The teaching experience of our study participants ranged from 3 to 36 years, with an average of 13 years. Their appointments varied from lecturer to full professor. Further, these faculty represent a broad range of public and private institutions, including Associate's colleges, Baccalaureate institutions, Master's colleges and universities, and Doctoral universities ( Table 1). Because SI recruited faculty exclusively from research-intensive and -extensive universities, approximately half of the courses analyzed for this study were taught at Doctoral institutions.
Collectively, 50 faculty taught 77 introductory biology courses (defined here as 100- and 200-level courses and their equivalent) over the duration of two years. Based on course titles, we classified more than half of the courses as general biology ( Table 2); the remaining half represented a broad range of biological disciplines, from environmental science to cell and molecular biology. The mean class size was 192 students, with a range of 14 students in the smallest course and nearly 500 students in the largest course.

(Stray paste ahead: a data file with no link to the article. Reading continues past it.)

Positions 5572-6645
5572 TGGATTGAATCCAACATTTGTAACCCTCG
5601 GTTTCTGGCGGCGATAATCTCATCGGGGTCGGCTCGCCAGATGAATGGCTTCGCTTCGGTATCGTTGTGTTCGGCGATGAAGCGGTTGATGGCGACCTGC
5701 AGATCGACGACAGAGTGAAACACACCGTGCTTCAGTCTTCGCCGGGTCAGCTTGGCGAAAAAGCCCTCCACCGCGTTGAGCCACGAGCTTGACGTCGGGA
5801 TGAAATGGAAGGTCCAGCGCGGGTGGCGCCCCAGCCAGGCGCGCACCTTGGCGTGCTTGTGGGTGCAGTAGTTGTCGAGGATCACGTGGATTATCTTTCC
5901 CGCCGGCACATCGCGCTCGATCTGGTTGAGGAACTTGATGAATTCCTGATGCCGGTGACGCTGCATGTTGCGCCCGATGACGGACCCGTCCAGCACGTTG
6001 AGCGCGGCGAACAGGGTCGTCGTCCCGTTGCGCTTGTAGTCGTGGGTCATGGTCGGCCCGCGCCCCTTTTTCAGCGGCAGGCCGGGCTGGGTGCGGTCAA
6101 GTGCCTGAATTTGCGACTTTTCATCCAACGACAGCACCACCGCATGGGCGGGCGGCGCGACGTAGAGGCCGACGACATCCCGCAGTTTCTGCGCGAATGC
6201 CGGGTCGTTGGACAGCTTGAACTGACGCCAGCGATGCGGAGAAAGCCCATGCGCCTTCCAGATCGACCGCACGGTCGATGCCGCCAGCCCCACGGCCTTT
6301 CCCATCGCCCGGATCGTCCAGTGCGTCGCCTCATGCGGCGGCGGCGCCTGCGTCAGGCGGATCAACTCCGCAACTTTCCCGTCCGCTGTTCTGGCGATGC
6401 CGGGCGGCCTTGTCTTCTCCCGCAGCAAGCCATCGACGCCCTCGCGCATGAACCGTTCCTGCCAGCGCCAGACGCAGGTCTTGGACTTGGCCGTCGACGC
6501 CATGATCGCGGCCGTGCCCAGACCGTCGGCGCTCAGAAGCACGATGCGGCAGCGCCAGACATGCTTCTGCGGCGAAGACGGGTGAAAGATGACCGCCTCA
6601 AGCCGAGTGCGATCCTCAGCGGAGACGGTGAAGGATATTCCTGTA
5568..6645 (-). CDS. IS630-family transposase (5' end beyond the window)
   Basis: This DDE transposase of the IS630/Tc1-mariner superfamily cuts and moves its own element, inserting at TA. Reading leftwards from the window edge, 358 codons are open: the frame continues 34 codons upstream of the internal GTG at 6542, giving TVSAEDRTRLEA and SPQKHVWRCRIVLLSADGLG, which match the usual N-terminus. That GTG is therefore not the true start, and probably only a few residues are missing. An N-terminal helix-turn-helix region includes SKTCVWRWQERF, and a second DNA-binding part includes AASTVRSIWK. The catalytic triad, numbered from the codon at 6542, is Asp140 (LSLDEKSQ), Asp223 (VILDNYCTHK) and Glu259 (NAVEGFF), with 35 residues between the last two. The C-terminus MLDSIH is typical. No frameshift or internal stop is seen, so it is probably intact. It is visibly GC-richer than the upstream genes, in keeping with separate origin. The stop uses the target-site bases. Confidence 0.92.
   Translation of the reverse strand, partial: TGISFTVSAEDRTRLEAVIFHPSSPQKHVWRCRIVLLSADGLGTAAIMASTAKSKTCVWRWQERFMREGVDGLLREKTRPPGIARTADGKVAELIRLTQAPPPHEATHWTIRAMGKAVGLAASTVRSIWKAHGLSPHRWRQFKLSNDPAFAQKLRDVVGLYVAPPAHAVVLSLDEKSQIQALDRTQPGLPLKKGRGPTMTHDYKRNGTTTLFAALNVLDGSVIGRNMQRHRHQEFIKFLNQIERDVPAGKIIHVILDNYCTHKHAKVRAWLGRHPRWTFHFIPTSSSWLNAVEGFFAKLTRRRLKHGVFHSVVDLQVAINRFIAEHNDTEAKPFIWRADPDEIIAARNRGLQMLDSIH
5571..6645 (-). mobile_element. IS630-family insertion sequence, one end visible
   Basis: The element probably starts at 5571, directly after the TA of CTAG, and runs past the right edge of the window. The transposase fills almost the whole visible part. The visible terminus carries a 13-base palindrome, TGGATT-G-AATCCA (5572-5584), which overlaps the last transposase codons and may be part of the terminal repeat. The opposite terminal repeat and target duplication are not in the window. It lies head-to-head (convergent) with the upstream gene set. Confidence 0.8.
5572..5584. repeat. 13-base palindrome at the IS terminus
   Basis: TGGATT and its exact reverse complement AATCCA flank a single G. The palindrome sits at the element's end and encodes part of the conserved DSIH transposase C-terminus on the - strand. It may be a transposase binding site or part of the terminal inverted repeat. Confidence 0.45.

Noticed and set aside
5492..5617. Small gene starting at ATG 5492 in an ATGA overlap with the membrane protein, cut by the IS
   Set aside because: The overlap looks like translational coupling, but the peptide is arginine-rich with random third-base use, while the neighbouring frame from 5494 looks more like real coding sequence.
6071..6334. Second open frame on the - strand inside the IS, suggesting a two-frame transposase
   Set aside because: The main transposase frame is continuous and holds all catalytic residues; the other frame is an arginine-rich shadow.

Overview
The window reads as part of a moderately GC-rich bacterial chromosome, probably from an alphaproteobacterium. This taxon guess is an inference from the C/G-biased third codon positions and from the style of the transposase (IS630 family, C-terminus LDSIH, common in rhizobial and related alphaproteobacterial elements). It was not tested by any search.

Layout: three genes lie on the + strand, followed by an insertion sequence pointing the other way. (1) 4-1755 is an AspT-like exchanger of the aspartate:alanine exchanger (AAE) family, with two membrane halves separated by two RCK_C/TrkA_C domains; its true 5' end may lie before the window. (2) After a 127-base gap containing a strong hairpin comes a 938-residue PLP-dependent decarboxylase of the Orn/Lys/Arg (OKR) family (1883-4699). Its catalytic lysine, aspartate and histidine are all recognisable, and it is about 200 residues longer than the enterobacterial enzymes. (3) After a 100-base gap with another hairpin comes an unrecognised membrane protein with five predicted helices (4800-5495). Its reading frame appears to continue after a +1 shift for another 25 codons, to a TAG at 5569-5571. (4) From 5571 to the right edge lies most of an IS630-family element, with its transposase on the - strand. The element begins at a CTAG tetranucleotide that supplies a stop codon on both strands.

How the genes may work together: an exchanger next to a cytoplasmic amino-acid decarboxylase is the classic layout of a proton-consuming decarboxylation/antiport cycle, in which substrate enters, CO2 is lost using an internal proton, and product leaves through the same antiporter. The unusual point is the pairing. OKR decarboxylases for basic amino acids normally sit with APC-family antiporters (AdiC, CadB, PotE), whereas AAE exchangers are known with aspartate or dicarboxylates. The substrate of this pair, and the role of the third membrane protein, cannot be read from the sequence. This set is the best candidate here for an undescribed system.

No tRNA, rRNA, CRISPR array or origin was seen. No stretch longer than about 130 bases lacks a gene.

All data (syllabi and assessments) were collected from faculty within four semesters of their participation in the professional development program. We focused our study on two types of data: high-stakes course assessments (i.e., quizzes and exams) that accounted for a large proportion (60–80%) of the course grade, and course goals as described in course syllabi. These data provide evidence of what faculty consider important in courses. Goals stated in syllabi reflect faculty priorities about what they expect students to know and be able to do; assessments reflect how faculty evaluate students' achievement of those learning goals ( Wiggins and McTighe, 2005 ). In practice, good course design aligns course goals, assessments, and learning activities through the process of backward design ( Fink, 2003 ; Tanner and Allen, 2004 ; Wiggins and McTighe, 2005 ), which supports our decision to use these data to address our questions. Indeed, faculty participants in SI and FIRST were explicitly trained in backward design, which led to our expectation that these faculty would articulate course learning goals that aligned with subsequent assessments.